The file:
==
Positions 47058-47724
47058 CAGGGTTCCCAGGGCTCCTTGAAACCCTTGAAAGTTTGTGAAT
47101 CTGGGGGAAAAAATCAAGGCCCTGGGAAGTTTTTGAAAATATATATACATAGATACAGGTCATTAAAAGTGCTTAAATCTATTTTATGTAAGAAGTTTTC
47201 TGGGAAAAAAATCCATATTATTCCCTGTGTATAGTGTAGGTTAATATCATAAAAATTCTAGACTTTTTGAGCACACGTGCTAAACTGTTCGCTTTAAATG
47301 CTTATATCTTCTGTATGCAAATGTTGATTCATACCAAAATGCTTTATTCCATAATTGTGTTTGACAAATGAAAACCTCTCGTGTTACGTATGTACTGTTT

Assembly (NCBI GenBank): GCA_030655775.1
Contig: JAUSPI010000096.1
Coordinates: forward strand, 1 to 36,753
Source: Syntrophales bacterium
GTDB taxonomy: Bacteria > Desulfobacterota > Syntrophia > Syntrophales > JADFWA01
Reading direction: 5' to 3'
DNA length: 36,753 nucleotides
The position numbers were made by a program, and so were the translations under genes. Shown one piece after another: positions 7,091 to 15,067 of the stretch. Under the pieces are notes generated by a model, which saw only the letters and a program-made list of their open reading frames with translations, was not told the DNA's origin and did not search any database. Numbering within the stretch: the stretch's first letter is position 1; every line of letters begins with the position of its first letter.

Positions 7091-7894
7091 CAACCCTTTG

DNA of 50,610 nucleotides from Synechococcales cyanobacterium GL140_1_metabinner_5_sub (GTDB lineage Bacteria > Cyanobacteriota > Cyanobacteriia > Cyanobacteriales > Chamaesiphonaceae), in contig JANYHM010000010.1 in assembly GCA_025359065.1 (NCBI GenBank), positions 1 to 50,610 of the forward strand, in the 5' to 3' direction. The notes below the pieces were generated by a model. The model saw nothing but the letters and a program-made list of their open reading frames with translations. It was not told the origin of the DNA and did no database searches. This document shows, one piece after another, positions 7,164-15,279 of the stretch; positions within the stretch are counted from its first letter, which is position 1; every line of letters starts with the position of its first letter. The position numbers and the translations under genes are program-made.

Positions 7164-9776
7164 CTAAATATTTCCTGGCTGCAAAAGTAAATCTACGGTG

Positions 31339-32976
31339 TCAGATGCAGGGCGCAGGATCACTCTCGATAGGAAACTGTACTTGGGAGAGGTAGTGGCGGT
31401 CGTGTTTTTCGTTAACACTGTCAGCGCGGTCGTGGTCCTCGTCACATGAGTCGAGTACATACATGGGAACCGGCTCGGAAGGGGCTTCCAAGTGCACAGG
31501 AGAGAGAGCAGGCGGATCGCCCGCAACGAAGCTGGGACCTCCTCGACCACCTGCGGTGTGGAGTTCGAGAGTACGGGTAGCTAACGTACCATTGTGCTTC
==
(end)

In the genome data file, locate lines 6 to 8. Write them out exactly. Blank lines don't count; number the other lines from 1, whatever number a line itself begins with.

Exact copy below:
Assembly (NCBI GenBank): GCA_030655775.1
Contig: JAUSPI010000096.1
Coordinates: forward strand, 1 to 36,753